There is this famous short-story by Poe called "The Tell-Tale Heart" in which a man tries to convince the reader he is not mad by narrating the way he killed his master.
My question has to do with the very first words of the story that read as follows:
True! --nervous --very, very dreadfully nervous I had been and am; but why will you say that I am mad? The disease had sharpened my senses --not destroyed --not dulled them. Above all was the sense of hearing acute. I heard all things in the heaven and in the earth. I heard many things in hell. How, then, am I mad? Hearken! and observe how healthily --how calmly I can tell you the whole story.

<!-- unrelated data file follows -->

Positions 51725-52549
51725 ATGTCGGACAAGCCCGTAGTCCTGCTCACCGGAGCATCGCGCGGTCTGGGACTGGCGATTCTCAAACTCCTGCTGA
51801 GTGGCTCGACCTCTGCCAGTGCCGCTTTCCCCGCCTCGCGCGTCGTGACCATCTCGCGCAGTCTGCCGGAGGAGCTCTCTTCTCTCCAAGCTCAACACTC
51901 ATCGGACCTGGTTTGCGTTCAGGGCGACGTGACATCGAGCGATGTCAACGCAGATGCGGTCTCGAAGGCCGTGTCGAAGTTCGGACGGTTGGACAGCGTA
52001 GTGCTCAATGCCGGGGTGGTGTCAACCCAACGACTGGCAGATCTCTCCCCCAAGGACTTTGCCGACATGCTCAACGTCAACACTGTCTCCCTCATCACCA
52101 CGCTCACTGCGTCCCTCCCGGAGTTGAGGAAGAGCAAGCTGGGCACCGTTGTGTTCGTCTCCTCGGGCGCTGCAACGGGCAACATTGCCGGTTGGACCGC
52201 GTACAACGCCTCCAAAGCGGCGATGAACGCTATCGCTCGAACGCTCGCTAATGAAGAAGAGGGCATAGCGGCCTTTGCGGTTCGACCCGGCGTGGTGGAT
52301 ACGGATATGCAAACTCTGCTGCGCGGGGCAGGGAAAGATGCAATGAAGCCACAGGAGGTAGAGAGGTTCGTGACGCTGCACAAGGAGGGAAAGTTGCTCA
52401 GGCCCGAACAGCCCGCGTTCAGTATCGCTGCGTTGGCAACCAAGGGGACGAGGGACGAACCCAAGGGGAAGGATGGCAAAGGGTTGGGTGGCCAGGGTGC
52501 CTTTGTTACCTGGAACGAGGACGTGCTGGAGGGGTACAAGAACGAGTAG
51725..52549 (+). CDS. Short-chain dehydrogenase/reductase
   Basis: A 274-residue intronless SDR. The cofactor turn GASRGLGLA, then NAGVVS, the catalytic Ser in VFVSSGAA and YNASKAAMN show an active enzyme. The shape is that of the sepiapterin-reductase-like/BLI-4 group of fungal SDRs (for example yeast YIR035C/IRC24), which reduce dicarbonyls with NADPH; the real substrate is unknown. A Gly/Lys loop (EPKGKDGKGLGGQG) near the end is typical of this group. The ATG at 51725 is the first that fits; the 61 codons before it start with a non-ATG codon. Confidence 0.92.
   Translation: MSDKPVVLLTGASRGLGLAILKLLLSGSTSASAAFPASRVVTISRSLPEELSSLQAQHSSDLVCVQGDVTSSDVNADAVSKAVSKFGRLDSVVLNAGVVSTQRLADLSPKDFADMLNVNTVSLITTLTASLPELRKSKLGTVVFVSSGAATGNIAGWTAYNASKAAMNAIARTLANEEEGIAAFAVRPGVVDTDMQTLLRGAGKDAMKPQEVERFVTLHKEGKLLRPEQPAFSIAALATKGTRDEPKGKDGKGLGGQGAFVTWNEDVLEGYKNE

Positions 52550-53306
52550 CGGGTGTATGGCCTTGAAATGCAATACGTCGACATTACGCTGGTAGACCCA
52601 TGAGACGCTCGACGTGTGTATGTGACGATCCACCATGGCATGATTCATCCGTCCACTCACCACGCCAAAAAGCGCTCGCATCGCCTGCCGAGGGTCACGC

Would you know why Poe uses the definite article "the" for both "heaven" and "earth", but nor for "hell"? Is it a matter of grammar or there is some type of interpretation behind it?
Most translators of this text to my language (Portuguese) overlook this detail and translate as if they were all the same, but I do not think it is something that trivial.
I was thinking it could mean that the man hears things "from" heaven and earth (the places he is distant from), but hear things in hell, where he actually is at, although he says he is not mad. What do you think about this interpretation?